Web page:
In Roach’s video, the intensity of seismic survey air guns is compared to nuclear explosions. The Mail & Guardian quotes Janet Solomon, of Oceans Not Oil, saying: ‘It’s like a spaceship taking off.’

The claim that the air guns emit sound at over 200dB is correct. However, neither Roach nor Solomon seem to be aware that underwater decibel levels don’t compare one-for-one to sound intensity in air. Seismic surveys also do not create supersonic shock waves, as explosions do.

Not that 200dB underwater is not loud, but a more accurate comparison might be the sound intensity near the speaker stack at a rock concert. All you’d have to do not to go deaf is move some distance away.

There are many other sounds in the ocean of comparable intensity. A blue whale song rates about 190dB. Close to a ship’s hull, sound intensity can reach 200dB. A whale breaching can reach 200dB. Sperm whale and bottlenose dolphin clicks are around 230dB. Lightning strikes on the sea surface, which occur very frequently during storms, can produce 250dB of noise. Underwater volcanoes or earthquakes produce even louder sounds. Seismic survey air guns producing over 200dB when you’re right under the air guns are not uniquely noisy.

Toot toot

Quoting Cole, Roach’s video lists the potential harm of seismic surveying as tissue damage, hearing loss, and stress causing growth and reproduction impacts, behavioural changes, or even death.

What the video does not mention is the actual incidence of these harms. Cole doesn’t cite sources, using wishy-washy phrasing like ‘they have been known to’.

Lots of things could cause harm. If I sat right in front of a train horn, truck horn or ship’s horn, I would probably suffer permanent hearing loss, and perhaps a heart attack. If I survived, I would suffer extreme stress, and my behaviour would fairly rapidly change from chilling to running away.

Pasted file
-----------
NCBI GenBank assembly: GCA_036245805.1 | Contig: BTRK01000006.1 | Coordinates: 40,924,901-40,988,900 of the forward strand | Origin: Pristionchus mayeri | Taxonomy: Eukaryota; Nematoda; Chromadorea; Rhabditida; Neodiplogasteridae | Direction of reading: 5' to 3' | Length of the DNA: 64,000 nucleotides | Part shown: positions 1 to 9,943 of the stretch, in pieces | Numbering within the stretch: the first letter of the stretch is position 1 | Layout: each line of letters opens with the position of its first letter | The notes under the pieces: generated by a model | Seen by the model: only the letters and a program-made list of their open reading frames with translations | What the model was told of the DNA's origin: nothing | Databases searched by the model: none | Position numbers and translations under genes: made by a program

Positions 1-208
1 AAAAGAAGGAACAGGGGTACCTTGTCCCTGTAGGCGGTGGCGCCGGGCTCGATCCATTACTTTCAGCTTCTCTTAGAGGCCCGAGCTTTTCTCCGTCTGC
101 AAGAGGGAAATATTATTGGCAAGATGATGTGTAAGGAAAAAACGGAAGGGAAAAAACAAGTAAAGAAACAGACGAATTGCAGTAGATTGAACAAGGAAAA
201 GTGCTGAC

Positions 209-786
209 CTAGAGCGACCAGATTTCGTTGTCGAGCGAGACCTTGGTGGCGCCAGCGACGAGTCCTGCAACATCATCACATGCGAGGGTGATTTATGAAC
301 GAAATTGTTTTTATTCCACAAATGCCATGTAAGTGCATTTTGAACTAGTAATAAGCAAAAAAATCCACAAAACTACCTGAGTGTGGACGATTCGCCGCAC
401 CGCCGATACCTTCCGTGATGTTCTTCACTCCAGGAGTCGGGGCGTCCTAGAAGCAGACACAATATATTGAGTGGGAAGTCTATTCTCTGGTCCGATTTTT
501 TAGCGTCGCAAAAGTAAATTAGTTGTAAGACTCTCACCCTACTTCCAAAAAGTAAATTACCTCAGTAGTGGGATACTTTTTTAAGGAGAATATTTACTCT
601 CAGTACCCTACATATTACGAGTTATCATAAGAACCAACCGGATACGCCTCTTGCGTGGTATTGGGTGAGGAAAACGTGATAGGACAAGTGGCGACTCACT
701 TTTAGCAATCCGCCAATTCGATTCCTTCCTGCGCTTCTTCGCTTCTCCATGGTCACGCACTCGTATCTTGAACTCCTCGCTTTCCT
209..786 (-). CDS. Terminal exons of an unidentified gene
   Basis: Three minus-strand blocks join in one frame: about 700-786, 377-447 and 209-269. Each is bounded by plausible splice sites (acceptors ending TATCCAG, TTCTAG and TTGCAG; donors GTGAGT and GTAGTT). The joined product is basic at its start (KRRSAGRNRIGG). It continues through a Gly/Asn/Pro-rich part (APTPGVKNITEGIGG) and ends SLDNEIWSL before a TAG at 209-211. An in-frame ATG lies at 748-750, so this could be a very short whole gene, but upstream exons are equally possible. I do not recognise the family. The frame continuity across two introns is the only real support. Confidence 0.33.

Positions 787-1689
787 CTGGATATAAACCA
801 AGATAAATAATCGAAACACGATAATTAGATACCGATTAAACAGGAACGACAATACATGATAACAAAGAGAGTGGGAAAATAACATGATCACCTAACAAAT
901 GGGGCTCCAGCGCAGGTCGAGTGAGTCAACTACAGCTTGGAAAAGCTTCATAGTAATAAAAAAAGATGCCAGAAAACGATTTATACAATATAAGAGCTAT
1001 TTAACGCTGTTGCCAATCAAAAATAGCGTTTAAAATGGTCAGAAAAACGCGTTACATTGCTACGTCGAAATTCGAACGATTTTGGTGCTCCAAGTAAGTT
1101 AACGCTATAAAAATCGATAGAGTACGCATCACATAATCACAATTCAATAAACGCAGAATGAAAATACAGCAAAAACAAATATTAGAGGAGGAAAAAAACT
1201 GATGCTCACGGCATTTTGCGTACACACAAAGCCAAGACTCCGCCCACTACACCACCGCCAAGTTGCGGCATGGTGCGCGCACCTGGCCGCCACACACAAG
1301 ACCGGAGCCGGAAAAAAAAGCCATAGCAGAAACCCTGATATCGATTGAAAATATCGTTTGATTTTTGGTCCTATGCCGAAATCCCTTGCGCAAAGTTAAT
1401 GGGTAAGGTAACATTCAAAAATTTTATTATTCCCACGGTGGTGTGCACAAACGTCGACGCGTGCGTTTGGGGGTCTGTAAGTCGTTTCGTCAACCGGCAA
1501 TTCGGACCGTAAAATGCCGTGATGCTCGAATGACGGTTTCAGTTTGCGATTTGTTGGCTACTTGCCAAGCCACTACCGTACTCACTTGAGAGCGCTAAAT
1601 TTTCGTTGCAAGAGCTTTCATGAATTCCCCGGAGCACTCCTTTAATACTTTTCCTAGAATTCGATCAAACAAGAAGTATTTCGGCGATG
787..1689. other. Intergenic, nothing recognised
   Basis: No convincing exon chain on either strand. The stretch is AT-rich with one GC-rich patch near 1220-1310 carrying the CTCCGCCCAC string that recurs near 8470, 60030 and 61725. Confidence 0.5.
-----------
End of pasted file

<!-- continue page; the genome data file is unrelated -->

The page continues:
To avoid this trauma, I would move well out of the way of oncoming trucks, trains or ships long before they reached me. Since sound attenuates with the square of the distance from the source, even keeping a moderate distance away from very loud sound sources can dramatically reduce the intensity of the sound.

The same happens in the ocean. Marine animals can hear the survey ship approaching from miles away, and simply move out of the way. Only animals that obstinately remained very close to the air gun array might suffer any of Cole’s speculative harms. The distance-squared rule also saves life on the sea floor that cannot scuttle out of the way.

Towards the end of the Daily Maverick article, one can read that seismic survey ships maintain an exclusion zone and suspend operations if large marine animals like whales or dolphins enter this zone. That Cole’s speculated harms might occur on any widespread scale is simply not plausible.

Short-term avoidance

The video shows pictures of beached marine mammals, and cuts to a journalist by the name of Michael Louwe (who is entirely invisible to Google), who says: ‘There is no research that they can show us to prove that what they’re going to do with those air guns does not cause major devastation and damage.’

I’ll bet he hasn’t actually asked, because there certainly is research that shows that.

Four years ago, there was a similar panic along the Garden Route coast. Same story: marine animals were going to die, fisheries would be destroyed, and tourism would suffer.

looked into it then, and found it was just hysteria. Here’s what I wrote at the time: ‘There is plenty of research on the impact of seismic surveys on marine life. The research findings … mostly find that the response of marine life to the air guns used in seismic surveys is limited to short-term avoidance action. Physical harm occurs only at very short range, and the studies find no evidence of significant long-term negative effects on fisheries or other marine life. Even a researcher for Greenpeace found no evidence of physical harm, and noted that the sound of an air gun is very similar to the sound of a whale breaching.’